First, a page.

Hitler's Address to the Legion Kondor in the Berlin Luftgarden, 6 June 1939
[translation from the German by Allen Knechtmann]
Finally I am able to greet you now in person.
I am so happy to see you here before me, and above all I am so proud of you! And at this
hour the entire German people feels as I do. All those millions who are experiencing at the
loudspeaker and in spirit your entry and reception take you into their hearts, filled with
gratitude and joyfully moved that again you are with us in the homeland.
In the Summer of 1936, Spain appeared to be lost. International forces fanned the fire of
a revolution which was certain to reduce to ruins not only Spain but Europe as well. Even
the Christian Democrats insisted on delivering for this purpose, weapons fuel, and so-called
volunteers. A dreadfully threatening fate raised itself over our continent. The most
ancient cultural lands of Europe appeared to be endangered. From Spain itself tens of
thousands of Germans had to flee. Their worldly goods fell victim to the destruction.
Many were murdered. What the Germans there had built up in a laborious, long, honest
battle for life as the basis of their existence was destroyed and annihilated in just a few
German warships, which I immediately sent to Spain in response to the cries for help from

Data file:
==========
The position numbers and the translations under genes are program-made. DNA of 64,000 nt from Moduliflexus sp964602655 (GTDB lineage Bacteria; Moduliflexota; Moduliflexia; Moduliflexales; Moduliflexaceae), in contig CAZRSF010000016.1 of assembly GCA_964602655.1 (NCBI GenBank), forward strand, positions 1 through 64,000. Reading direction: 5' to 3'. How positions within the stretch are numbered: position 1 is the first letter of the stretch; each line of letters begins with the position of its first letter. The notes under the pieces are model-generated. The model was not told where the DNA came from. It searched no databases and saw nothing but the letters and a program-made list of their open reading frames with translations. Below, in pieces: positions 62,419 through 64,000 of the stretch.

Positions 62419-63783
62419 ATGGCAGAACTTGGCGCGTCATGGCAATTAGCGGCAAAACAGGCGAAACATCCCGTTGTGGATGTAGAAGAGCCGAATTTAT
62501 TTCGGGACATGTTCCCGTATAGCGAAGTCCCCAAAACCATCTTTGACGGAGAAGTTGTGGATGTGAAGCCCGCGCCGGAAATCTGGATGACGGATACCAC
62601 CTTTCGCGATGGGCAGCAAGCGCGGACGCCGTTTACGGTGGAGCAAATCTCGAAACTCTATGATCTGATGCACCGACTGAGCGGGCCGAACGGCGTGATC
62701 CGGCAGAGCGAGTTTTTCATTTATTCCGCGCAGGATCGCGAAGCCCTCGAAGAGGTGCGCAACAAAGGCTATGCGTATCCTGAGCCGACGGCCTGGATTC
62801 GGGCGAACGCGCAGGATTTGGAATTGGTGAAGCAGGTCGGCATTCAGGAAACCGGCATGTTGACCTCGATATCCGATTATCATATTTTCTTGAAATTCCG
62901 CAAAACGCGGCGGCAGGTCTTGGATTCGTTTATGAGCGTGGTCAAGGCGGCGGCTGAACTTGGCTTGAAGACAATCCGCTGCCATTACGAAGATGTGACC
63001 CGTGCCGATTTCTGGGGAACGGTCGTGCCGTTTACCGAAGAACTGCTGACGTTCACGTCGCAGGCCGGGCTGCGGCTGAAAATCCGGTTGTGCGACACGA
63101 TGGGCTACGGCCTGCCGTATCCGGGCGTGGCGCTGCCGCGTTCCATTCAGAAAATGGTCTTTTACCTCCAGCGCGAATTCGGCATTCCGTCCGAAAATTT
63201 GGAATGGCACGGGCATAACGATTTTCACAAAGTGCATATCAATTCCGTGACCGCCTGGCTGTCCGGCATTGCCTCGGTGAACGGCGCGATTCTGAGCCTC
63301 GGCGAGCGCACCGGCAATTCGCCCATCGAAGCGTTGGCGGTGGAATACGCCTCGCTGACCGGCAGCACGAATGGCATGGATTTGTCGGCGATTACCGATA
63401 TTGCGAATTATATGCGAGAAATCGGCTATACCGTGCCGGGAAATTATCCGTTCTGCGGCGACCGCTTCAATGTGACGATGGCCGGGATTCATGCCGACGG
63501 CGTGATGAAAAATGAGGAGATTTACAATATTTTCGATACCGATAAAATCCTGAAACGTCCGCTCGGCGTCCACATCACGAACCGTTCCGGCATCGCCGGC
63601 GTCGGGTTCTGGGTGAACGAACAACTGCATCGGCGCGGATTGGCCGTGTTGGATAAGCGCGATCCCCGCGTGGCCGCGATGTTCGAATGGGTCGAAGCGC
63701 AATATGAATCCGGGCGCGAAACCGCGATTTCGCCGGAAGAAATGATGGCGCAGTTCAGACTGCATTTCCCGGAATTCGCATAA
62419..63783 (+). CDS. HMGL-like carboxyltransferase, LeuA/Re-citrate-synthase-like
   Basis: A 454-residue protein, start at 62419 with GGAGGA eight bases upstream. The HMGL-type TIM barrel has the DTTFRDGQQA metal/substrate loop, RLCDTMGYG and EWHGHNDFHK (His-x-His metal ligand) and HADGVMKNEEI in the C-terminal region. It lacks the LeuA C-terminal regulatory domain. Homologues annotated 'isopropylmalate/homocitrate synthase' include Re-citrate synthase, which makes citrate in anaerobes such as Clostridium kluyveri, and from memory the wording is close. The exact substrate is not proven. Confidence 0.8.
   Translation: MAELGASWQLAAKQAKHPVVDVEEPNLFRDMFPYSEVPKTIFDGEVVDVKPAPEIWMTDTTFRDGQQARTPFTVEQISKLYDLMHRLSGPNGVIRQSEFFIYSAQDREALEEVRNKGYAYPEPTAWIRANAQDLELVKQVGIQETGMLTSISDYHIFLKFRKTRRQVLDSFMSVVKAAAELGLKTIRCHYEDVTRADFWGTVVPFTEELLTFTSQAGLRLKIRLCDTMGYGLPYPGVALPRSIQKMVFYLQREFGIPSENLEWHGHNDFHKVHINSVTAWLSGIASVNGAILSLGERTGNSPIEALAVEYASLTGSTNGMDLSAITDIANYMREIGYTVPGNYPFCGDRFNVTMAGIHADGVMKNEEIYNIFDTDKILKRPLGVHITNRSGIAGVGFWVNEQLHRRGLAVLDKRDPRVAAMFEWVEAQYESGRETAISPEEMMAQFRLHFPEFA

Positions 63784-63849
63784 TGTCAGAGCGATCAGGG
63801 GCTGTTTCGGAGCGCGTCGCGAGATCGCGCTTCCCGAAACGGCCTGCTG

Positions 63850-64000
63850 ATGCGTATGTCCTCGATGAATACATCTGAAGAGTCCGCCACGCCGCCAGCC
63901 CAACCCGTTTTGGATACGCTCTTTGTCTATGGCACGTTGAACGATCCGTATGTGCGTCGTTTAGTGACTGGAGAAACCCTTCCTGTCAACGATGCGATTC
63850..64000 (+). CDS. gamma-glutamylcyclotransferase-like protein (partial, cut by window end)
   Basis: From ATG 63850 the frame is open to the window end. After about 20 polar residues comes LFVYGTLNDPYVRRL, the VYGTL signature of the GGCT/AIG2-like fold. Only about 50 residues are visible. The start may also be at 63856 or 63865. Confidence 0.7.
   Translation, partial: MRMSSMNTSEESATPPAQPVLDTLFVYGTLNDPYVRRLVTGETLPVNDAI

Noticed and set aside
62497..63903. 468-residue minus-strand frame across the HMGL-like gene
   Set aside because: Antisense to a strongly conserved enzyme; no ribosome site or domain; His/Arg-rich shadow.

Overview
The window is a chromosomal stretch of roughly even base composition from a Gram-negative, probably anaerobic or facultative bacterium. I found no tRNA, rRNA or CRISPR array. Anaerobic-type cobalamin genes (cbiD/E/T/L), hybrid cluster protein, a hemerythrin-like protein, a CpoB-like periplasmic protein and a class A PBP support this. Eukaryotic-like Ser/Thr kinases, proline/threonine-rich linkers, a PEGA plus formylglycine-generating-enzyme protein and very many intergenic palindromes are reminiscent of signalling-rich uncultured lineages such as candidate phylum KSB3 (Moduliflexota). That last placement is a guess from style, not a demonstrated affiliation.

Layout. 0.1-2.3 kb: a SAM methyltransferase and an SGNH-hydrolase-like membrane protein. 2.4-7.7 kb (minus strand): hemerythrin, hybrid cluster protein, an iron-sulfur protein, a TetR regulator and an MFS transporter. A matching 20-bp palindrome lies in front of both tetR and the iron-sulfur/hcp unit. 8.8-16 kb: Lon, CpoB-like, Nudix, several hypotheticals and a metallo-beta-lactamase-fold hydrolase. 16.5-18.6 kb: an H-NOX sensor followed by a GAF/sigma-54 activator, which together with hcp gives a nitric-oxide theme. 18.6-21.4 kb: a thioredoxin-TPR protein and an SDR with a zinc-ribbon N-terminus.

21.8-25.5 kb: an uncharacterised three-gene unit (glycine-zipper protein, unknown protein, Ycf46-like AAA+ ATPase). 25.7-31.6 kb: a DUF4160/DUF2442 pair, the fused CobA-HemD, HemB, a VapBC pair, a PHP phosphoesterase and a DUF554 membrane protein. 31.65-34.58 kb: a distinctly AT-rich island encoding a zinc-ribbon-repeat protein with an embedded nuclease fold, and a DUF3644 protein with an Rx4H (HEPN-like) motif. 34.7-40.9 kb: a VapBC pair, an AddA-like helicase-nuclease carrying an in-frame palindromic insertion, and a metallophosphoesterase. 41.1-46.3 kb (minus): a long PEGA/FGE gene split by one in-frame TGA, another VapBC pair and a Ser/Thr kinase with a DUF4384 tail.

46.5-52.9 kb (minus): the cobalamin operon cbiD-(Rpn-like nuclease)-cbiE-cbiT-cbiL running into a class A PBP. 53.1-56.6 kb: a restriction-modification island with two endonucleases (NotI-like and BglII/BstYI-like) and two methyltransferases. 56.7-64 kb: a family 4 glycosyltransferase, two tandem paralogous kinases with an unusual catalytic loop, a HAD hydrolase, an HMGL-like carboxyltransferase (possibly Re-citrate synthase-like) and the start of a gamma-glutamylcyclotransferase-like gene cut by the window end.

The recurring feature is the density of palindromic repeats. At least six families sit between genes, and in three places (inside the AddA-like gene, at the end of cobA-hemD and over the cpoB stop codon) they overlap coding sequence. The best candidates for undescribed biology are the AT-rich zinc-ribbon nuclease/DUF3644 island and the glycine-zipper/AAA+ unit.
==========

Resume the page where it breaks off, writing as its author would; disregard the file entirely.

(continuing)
our racial comrades, attempted to assist, as they -- at least as well as could be -- took
over the defense of life and limb and enabled the removal of our racial comrades to the
homeland. Then arose ever more clearly in this land a man who seemed to be called by the
command of his own conscience to act for his people.
Franco began his struggle for the salvation of Spain. Against him arose a conspiracy fed
from around the world.
In July 1936, I had resolved quickly to respond to the request for help which this man
extended to me and to help him in the same measure and for as long as the rest of the world
would render support to the internal enemies of Spain. With that National Socialist Germany
began to partake actively in the battle for the reestablishment of a national and independent
Spain under the leadership of this man. I ordered this in the knowledge that I could save
not only Europe but also our own fatherland from a similar catastrophe in the
But I also did this from the deep sympathy for the suffering of a land which once had
remained neutrally friendly towards us in the World War, in spite of all oppressive attempts
on the part of England. With that I have extended the thanks of the German
This happened furthermore in full agreement with Italy. Because Mussolini, inspired by the
same idealistic considerations, had likewise made the decision to have Italian assistance
sent to the savior of Spain in his struggle against the internationally organized